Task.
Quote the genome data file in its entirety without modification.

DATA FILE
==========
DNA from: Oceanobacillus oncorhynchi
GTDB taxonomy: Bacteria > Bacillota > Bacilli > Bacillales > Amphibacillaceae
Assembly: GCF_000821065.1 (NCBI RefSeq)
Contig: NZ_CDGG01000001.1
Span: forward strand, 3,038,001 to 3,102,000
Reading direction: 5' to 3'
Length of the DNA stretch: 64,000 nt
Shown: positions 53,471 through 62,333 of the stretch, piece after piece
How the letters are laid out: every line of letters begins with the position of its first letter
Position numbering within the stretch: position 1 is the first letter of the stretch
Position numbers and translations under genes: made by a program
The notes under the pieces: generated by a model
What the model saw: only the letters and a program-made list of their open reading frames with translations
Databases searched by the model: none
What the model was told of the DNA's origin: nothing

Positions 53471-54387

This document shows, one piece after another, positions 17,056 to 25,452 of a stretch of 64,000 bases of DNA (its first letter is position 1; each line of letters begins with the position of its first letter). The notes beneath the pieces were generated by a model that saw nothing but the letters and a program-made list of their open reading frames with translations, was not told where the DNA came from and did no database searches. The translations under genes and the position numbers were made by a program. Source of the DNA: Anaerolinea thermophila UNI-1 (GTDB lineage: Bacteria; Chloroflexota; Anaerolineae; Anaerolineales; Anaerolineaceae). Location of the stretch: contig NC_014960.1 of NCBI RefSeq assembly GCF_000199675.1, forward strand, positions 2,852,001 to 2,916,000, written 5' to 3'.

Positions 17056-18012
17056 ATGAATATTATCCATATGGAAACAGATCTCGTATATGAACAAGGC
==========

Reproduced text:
DNA from: Oceanobacillus oncorhynchi
GTDB taxonomy: Bacteria > Bacillota > Bacilli > Bacillales > Amphibacillaceae
Assembly: GCF_000821065.1 (NCBI RefSeq)
Contig: NZ_CDGG01000001.1
Span: forward strand, 3,038,001 to 3,102,000
Reading direction: 5' to 3'
Length of the DNA stretch: 64,000 nt
Shown: positions 53,471 through 62,333 of the stretch, piece after piece
How the letters are laid out: every line of letters begins with the position of its first letter
Position numbering within the stretch: position 1 is the first letter of the stretch
Position numbers and translations under genes: made by a program
The notes under the pieces: generated by a model
What the model saw: only the letters and a program-made list of their open reading frames with translations
Databases searched by the model: none
What the model was told of the DNA's origin: nothing

Positions 53471-54387

This document shows, one piece after another, positions 17,056 to 25,452 of a stretch of 64,000 bases of DNA (its first letter is position 1; each line of letters begins with the position of its first letter). The notes beneath the pieces were generated by a model that saw nothing but the letters and a program-made list of their open reading frames with translations, was not told where the DNA came from and did no database searches. The translations under genes and the position numbers were made by a program. Source of the DNA: Anaerolinea thermophila UNI-1 (GTDB lineage: Bacteria; Chloroflexota; Anaerolineae; Anaerolineales; Anaerolineaceae). Location of the stretch: contig NC_014960.1 of NCBI RefSeq assembly GCF_000199675.1, forward strand, positions 2,852,001 to 2,916,000, written 5' to 3'.

Positions 17056-18012
17056 ATGAATATTATCCATATGGAAACAGATCTCGTATATGAACAAGGC